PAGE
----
Urinalysis (UA) Interpretation

Apr 3, 2018 | Labs and Diagnostics


Urinalysis or UA is a lab test frequently ordered in all types of medical settings: hospitals (ER, ICU, Inpatient floors), urgent cares, and outpatient offices. In many cases, the correct evaluation of the urinalysis is imperative to making an accurate diagnosis. To provide additional data, many labs perform urine microscopy, giving you exact details on the contents within the urine and quantifying the results. Read all about how to interpret the Urinalysis dipstick, as well as the urine microscopy in this article!

Urinalysis UA Interpretation: featured image


Before you even run the urinalysis, you can tell quite a bit about the patient just by using your God-given senses.


The color of the urine is the easiest way to determine someone’s hydration status. Surprisingly, it can indicate other aspects of health as well.

Amber Urine

Normal urine varies from very clear yellow to a darker amber color. Generally speaking, the less hydrated you are – the more concentrated your urine is with nitrogenous waste and electrolytes – thus darker urine. The more hydrated you are, the more dilute the urine, leading to clear yellow urine.

The first void of the morning is typically darker and more concentrated – this is normal. However, darker urine throughout the day should prompt an increased need to drink water. I think ALL nurses have realized that after a busy shift, their urine is much too dark.

Red Urine

When we see red urine – we typically think of blood. Medical conditions such as kidney stones (nephrolithiasis), UTIs, glomerular damage, or even malignancy. As little as 1mL of blood can cause a color-change, and the presence of red urine does not automatically mean large amounts of blood.

Rhabdomyolysis can cause myoglobin in the urine which has a red-brown appearance as well. It will also cause the Heme to react on the dipstick, but we will dive into that deeper in a bit. There are also various other factors that can cause red urine including certain foods such as Beets, Blackberries, and rhubarb; as well as different medications such as Propofol, Chlorpromazine, or Ex-Lax.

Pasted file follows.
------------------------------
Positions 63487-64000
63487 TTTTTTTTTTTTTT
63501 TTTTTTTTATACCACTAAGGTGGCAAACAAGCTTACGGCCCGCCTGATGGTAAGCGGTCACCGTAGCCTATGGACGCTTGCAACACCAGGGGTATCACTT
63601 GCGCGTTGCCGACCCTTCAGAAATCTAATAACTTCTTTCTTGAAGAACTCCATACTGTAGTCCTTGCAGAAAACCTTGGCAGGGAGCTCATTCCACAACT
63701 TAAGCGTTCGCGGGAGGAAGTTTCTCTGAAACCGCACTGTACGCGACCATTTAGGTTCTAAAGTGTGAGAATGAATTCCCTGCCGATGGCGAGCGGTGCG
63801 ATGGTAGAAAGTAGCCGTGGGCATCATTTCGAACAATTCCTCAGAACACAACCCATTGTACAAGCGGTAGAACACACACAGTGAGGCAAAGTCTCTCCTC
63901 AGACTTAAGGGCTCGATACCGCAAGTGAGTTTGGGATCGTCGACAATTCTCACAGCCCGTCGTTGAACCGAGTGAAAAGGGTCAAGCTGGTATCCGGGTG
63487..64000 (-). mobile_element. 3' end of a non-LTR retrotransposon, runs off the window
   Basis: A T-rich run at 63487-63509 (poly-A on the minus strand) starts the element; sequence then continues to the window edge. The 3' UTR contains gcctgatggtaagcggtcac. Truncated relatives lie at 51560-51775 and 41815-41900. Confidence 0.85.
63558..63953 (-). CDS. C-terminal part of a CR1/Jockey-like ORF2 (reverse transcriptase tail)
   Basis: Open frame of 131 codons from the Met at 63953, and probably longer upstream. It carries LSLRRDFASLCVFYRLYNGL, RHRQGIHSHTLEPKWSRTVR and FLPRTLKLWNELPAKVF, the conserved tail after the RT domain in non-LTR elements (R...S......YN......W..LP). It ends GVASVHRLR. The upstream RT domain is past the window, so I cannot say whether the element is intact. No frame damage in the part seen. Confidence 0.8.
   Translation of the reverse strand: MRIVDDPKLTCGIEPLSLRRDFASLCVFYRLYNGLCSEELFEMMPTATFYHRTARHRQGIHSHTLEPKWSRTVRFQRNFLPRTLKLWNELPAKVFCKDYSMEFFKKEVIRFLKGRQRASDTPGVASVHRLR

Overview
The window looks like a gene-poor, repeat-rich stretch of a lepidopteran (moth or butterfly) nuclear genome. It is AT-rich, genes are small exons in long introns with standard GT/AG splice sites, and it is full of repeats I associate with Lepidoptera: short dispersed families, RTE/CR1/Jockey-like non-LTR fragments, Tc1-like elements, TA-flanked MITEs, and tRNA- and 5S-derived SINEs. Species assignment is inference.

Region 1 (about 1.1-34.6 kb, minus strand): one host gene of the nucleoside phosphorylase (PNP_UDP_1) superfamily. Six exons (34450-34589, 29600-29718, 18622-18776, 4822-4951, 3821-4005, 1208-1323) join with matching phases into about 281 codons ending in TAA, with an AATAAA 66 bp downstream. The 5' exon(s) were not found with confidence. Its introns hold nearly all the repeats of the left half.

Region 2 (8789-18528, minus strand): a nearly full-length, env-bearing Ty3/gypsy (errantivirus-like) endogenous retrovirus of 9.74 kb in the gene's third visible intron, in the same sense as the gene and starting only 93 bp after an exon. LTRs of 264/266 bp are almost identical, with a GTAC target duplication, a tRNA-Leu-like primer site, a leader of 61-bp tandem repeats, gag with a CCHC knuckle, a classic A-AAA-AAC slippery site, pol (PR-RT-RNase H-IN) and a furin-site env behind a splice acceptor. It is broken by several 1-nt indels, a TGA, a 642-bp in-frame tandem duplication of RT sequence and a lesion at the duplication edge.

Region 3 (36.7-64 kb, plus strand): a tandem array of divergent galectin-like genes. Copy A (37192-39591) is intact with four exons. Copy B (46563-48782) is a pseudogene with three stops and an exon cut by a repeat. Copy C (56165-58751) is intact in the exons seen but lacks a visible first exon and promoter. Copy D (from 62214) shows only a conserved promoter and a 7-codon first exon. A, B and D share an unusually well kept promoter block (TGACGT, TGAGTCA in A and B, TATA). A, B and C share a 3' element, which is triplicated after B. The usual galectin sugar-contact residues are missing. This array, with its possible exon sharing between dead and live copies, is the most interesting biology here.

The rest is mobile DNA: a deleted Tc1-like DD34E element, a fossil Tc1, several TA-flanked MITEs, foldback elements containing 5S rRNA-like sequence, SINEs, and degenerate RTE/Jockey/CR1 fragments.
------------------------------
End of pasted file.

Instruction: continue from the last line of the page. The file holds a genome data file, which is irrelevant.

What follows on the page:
Orange-Red Urine

You may see a neon orange-red from the antibiotic Rifampin used in the treatment of TB, or phenazopyridine (Pyridium) used to treat bladder burning and discomfort during a UTI. Patient’s with a UTI will often take OTC Azo which will often cause this color or urine.

Other crazy Urinalysis colors:

Other foods, drugs, and disease processes can turn urine every color of the rainbow. Certain UTIs can cause Green or purple urine, Fava beans can cause brown urine, amitriptyline or IV promethazine can cause blue urine. While these are very interesting, they are also super uncommon and you probably don’t need to commit them to memory.


Urine turbidity is how clear the urine is. Cloudy urine is very turbid, and clear urine is, well… clear. When we see cloudy urine, our first thought should be infection which may be accurate. However, other causes of cloudy urine are casts, protein, and/or cellular debris from damaged kidneys. We will dive deeper into that later on.


Yes, sniffing urine can tell you more than you realize! Urine has somewhat of an aromatic smell, and stronger-smelling urine tends to indicate dehydration (concentrated urine). Infections tend to have a very distinct foul-smell of bacteria which is difficult to describe but does smell like ammonia as the bacteria often splits urea to form ammonia.

Sweet-smelling urine may mean spilling of glucose into urine from hyperglycemia. Lastly, If the urine smells like feces, a fistula might have formed somewhere between the GI tract and the Urinary tract.


Nah I’m just kidding – but did you know they used to taste urine to detect glucose in the urine?…. GROSS!


Once you’ve assessed the urine with your own senses, its time to send the urine off to the lab for urinalysis

Specific Gravity

The specific gravity indicates how dilute or concentrated the urine is. The normal range for this is 1.005 (being very dilute) to 1.030 (very concentrated). This can give the interpreter a pretty good idea of hydration status when looking at the urinalysis.

Test Considerations:

  • Protein, ketones, and glucose, as well as recent IV contrast dye, can falsely elevate the specific gravity.

Clinical Significance: